by Dawn G. Bonome on 17 November 2019 - 09:11
I would like this settled without any snarkiness.
Can a Working Dog be a good family dog? I have one, so I know the answer.😁
And...please explain to newbies out there why a Sport dog is not a good match for families.
I think this would save a lot of heartbreak for families and dogs who could not handle a pup w/too much drive.
by Baerenfangs Erbe on 17 November 2019 - 09:11
by Hired Dog on 17 November 2019 - 09:11
Next, what type of work are you speaking of? A guide dog for the blind is not the same as a police dog.
A sport dog is just that, a sport dog, any sport, IPO to Frisbee, its a sport dog.
by Dawn G. Bonome on 17 November 2019 - 09:11
I always thought that there was a difference. Higher driving lines.SPORT-Going to the Worlds, Working- can fit into the family situation, not as intense.
Not trying to be a knowitall, because that’s why I put the post out.
by Hired Dog on 17 November 2019 - 10:11
They understand the difference because they are balanced, not extreme. There are working dogs that cannot and have to live in a kennel outside.
by Dawn G. Bonome on 17 November 2019 - 10:11
Thanks for the clarification. I was not trying to cause turmoil here.
by Rik on 17 November 2019 - 17:11
Dawn, I really don't think you ask a question to cause turmoil. I also think it is a very reasonable question to ask on a GSD board and may be of interest to many here.
So, just to stir up the pot a bit, here is an opinion from someone who spent most of my years with S/L, AKC/CKC,GSL etc.
(I did see the error of my ways a little later in life, but can't change the past)
1. there really is so many types "work" for the GSD that what the above poster said is absolutely true. (my praphase) seeing eye or service work is not the same as apprehension/pursuit or crowd control, detection work etc. and it takes a different skill set from the dog, though all can be classified as "work".
2. not so many years ago, serious working dogs, with maybe not so serious high drives would have training methods that today have been outlawed in some countries and certainly bring cruelty charges in a lot of others. do a little research on the string on the toe.
3. enter the high food drive, high prey drive, high score, easy train, and suddenly all these dogs are "sport" dogs.
not exactly true. some of them are still very capable of serious work and some are really just high score pets.
the pros recognize what drives are present with what characteristics they need in their work (or sport) and are able to bring out the best in the dog for their purpose.
so, hope I haven't been too boring, just trying to stir a little response.
by Nans gsd on 17 November 2019 - 19:11
by ValK on 17 November 2019 - 20:11
set by that work, even after training.
one can see at sporty trial picturesque execution by dog the nose work, obedience and protection but in reality i doubt
even 5% of those scenic dogs can provide efficient use in practical utilization of what they just have performed on trial field.
by Hundmutter on 18 November 2019 - 03:11
Agree with ValK, every dog - given the very design and nature of the GSD breed - should be capable of being trained for either a sporting life or a 'job of work' (and as Rik points out, there is a whole variety of what can be described as 'work', from competitions including bitework which fit the dog for military or LE service, to guiding the blind or being a physical or mental Assistance dog, which demands a whole other skill set. Just as there are widely differing Sports.).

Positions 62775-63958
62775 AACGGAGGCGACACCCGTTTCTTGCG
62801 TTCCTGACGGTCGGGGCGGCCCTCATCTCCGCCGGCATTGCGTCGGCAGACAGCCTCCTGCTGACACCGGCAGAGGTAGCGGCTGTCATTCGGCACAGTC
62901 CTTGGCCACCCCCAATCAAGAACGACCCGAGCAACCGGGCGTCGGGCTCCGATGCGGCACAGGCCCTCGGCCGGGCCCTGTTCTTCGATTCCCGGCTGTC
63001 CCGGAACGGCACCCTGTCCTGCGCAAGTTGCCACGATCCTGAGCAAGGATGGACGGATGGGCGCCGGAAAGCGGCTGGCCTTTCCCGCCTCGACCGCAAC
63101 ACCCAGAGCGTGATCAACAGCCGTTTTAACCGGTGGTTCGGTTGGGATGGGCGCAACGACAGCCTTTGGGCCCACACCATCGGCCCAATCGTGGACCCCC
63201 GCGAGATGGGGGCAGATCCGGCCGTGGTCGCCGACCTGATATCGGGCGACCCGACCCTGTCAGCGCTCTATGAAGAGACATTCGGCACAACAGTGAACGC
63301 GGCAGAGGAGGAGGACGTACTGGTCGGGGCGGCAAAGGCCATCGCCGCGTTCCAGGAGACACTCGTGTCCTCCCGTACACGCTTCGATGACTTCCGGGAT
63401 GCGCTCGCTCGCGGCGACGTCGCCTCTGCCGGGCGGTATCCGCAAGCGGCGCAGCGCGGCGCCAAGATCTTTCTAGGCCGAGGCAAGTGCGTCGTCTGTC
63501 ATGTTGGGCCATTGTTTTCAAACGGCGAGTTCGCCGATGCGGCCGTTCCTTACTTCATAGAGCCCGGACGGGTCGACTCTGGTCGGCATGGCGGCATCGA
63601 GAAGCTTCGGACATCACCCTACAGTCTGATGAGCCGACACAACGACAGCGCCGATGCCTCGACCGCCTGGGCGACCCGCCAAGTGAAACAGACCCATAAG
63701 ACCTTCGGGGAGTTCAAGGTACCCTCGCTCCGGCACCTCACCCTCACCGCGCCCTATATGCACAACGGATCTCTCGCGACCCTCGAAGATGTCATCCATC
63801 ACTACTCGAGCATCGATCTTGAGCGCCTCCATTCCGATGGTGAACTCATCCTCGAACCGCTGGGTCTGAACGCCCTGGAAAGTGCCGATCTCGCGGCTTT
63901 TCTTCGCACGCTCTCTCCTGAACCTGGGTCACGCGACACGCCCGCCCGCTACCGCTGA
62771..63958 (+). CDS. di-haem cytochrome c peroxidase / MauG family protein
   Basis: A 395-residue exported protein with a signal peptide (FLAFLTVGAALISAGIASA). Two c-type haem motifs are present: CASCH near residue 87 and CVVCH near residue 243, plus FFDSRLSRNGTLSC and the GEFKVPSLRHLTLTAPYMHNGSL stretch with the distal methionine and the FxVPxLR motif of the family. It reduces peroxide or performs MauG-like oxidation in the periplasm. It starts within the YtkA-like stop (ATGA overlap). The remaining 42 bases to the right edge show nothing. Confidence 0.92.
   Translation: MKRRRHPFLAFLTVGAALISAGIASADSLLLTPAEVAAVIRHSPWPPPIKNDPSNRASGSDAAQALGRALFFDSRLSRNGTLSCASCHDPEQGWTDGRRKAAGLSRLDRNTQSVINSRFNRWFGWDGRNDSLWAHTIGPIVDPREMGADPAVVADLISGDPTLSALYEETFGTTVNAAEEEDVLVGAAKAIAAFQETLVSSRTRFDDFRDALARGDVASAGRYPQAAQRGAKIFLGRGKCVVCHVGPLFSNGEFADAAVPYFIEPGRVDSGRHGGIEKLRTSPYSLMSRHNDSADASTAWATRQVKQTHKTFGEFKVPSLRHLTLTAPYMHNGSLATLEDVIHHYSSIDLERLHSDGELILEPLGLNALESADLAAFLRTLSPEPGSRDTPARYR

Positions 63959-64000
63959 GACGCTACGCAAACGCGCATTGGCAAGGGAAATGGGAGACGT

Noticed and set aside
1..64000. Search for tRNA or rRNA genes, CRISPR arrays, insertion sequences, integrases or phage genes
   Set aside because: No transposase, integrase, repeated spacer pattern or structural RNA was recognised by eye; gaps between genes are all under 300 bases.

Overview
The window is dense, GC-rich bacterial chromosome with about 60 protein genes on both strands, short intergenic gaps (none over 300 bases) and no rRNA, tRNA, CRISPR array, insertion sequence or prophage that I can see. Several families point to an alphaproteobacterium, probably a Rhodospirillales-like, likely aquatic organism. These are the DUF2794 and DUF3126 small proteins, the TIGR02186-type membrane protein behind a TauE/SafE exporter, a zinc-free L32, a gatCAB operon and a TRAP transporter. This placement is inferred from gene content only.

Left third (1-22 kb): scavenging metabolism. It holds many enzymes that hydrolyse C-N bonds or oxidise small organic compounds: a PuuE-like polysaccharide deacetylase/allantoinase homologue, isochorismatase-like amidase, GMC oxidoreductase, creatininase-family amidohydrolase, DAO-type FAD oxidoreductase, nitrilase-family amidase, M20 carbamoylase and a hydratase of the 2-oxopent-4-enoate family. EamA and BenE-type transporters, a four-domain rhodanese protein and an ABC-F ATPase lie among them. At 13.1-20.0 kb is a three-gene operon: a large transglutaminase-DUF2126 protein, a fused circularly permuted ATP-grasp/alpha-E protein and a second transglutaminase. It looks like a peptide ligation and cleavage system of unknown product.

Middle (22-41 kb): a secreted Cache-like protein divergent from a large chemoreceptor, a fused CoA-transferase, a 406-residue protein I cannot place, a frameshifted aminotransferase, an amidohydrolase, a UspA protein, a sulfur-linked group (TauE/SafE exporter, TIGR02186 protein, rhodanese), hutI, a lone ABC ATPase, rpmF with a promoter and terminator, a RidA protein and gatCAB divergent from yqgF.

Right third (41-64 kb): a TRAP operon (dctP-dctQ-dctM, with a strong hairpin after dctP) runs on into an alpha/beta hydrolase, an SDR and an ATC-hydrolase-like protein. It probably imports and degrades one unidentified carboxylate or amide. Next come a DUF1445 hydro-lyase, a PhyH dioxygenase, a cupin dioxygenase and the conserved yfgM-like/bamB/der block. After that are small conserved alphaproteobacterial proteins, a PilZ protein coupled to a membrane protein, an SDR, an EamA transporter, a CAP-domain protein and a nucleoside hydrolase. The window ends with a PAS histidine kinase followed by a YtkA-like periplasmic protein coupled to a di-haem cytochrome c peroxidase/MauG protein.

The GSD is nothing if it is not adaptable. Sometimes the same dog can be trained for both. Sport AND work. Yes, strains of the breed are produced specifically to make them more suitable for one or the other. In that regard, dogs that have shown they have particularly suitable skill levels are deliberately bred from. But there is no 'magic' about it - just like us humans, dogs are individuals and some dogs are more inclined, try harder, have more success and reach higher levels than others. Otherwise there would be no podiums, no prizes, no higher gradings, no degrees of IPG (SchHund/IPO). Not every dog can be good at everything. Not every dog can be good at the one thing it is particularly trained for. Owners' expectations, knowledge and selection abilities have a part to play there.
Whether the dog is bred for, or trained into, Work or Sport, or deliberately bred, 'softer', to be 'just' a pet, there will still be variation in the temperament. Some very determined working or sports dogs can still be really excellent companions in the hands of the right owner; some however are too driven and not inclined to have that 'softer' side - which may be fine, in the right home where that is appreciated, but not so good where the owner wishes they had a more 'cuddly' animal. "Horses for courses" as they say. If you end up with the 'RIGHT' type of dog for you, you'll have a great experience of that dog (but we must not assume every later dog will be exactly alike); but this does depend to an extent on whether you are experienced enough to source from the best lines for your needs, and have an ability to pick potential in a small puppy; and to fortune.This is why newbies here are so often asked to state what they are actually looking for in a dog, what they want it to be able to do, when they post here for advice on what sort of dog to buy.
Where a 'Sport' dog does not fit a family, that is probably because the family is not high energy enough to keep up with their dog ! Ditto can be the case with a 'Working' type. Nothing to say SOME families cannot have a perfectly satisfactory relationship with their Sports-trained GSD.